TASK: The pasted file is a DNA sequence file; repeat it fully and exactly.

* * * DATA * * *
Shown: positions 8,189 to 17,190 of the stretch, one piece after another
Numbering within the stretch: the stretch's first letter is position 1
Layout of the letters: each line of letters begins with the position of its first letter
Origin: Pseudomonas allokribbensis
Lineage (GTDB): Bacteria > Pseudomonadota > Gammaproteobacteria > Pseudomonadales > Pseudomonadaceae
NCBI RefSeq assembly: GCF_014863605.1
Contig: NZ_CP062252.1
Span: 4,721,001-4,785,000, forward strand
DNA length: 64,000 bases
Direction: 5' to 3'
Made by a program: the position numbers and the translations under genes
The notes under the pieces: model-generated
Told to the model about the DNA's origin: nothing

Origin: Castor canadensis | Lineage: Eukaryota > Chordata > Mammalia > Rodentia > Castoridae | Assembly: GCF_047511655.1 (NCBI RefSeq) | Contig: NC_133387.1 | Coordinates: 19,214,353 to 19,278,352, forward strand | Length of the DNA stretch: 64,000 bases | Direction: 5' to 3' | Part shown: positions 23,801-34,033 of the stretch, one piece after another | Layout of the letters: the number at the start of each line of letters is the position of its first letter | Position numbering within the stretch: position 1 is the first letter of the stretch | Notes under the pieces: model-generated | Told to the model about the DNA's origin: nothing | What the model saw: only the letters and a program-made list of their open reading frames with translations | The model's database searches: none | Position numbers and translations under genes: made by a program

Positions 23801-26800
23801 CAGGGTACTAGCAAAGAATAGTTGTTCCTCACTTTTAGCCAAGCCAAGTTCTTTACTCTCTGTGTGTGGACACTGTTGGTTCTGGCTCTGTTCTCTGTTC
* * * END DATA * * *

Shown: positions 8,189 to 17,190 of the stretch, one piece after another
Numbering within the stretch: the stretch's first letter is position 1
Layout of the letters: each line of letters begins with the position of its first letter
Origin: Pseudomonas allokribbensis
Lineage (GTDB): Bacteria > Pseudomonadota > Gammaproteobacteria > Pseudomonadales > Pseudomonadaceae
NCBI RefSeq assembly: GCF_014863605.1
Contig: NZ_CP062252.1
Span: 4,721,001-4,785,000, forward strand
DNA length: 64,000 bases
Direction: 5' to 3'
Made by a program: the position numbers and the translations under genes
The notes under the pieces: model-generated
Told to the model about the DNA's origin: nothing

Origin: Castor canadensis | Lineage: Eukaryota > Chordata > Mammalia > Rodentia > Castoridae | Assembly: GCF_047511655.1 (NCBI RefSeq) | Contig: NC_133387.1 | Coordinates: 19,214,353 to 19,278,352, forward strand | Length of the DNA stretch: 64,000 bases | Direction: 5' to 3' | Part shown: positions 23,801-34,033 of the stretch, one piece after another | Layout of the letters: the number at the start of each line of letters is the position of its first letter | Position numbering within the stretch: position 1 is the first letter of the stretch | Notes under the pieces: model-generated | Told to the model about the DNA's origin: nothing | What the model saw: only the letters and a program-made list of their open reading frames with translations | The model's database searches: none | Position numbers and translations under genes: made by a program

Positions 23801-26800
23801 CAGGGTACTAGCAAAGAATAGTTGTTCCTCACTTTTAGCCAAGCCAAGTTCTTTACTCTCTGTGTGTGGACACTGTTGGTTCTGGCTCTGTTCTCTGTTC